In the written opinion of Roe v. Wade, the Justices did not discuss the economic reality of having children. In his concurrence, Justice Stewart did however cite National Mutual Ins. Co. v. Tidewater Transfer Co., to explain why, even though “abortion” isn’t mentioned explicitly in the Constitution, the Court must still grapple with its Constitutional implications: “Great concepts like . . . `liberty' . . . were purposely left to gather meaning from experience,” Blackmun wrote, “For they relate to the whole domain of social and economic fact, and the statesmen who founded this Nation knew too well that only a stagnant society remains unchanged.”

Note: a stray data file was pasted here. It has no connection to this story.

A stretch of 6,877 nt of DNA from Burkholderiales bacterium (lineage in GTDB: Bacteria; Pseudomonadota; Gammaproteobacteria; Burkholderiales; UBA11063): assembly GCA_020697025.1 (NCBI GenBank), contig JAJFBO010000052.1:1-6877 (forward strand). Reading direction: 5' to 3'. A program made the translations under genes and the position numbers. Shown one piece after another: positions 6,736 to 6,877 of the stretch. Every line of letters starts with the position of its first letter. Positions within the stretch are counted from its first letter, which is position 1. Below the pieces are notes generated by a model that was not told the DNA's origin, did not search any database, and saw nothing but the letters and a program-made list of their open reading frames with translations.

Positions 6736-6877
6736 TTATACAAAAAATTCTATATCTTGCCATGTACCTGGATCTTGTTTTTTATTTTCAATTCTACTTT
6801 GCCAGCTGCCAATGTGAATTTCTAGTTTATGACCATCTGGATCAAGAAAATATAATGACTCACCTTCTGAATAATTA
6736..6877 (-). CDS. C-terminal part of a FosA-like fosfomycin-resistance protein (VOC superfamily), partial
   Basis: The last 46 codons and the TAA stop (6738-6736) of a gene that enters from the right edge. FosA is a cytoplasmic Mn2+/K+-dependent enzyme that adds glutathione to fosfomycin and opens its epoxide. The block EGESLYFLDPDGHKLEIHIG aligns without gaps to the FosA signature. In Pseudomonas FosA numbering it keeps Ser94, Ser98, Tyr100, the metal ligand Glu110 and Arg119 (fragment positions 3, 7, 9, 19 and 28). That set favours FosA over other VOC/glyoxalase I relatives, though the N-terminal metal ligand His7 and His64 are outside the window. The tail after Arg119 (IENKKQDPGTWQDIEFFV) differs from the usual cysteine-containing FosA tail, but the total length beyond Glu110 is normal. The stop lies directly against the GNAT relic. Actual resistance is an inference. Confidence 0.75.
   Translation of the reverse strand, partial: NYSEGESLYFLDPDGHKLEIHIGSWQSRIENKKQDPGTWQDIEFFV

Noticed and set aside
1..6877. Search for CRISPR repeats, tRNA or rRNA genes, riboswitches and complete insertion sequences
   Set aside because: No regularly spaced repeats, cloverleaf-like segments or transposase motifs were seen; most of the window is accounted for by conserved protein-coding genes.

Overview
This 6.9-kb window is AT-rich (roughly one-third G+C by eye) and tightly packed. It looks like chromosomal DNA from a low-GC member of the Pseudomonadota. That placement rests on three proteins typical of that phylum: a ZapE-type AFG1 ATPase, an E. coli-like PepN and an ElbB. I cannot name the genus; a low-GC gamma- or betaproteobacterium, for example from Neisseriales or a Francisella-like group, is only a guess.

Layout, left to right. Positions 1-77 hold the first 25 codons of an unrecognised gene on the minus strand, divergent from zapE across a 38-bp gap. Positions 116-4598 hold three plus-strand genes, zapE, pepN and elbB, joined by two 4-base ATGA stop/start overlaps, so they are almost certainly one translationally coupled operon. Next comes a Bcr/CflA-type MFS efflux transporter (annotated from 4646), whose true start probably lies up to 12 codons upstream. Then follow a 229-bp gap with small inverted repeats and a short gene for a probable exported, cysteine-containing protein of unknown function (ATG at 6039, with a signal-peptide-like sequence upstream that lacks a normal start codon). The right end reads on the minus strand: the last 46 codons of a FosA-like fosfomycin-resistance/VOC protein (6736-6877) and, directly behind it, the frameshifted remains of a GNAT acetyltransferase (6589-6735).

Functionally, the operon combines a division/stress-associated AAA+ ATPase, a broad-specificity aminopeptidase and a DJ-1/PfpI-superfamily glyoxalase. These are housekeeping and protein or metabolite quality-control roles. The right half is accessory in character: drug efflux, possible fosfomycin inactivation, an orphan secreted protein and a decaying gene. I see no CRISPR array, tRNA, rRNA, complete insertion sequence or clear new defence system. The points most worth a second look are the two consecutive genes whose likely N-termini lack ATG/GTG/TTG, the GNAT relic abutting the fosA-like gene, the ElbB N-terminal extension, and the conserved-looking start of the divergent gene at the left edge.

The whole domain of social and economic fact includes the economic reality of having children. As we celebrate Roe v. Wade this month, against the backdrop of one of the most challenging economic times in U.S. history, the connection between reproductive freedom and women's economic status could not be more clear. According to the Guttmacher Institute, 60 percent of women who have abortions already have a child. Sixty-nine percent are economically disadvantaged and 42 percent are poor. Poor women are five times more likely than higher income women to have an abortion.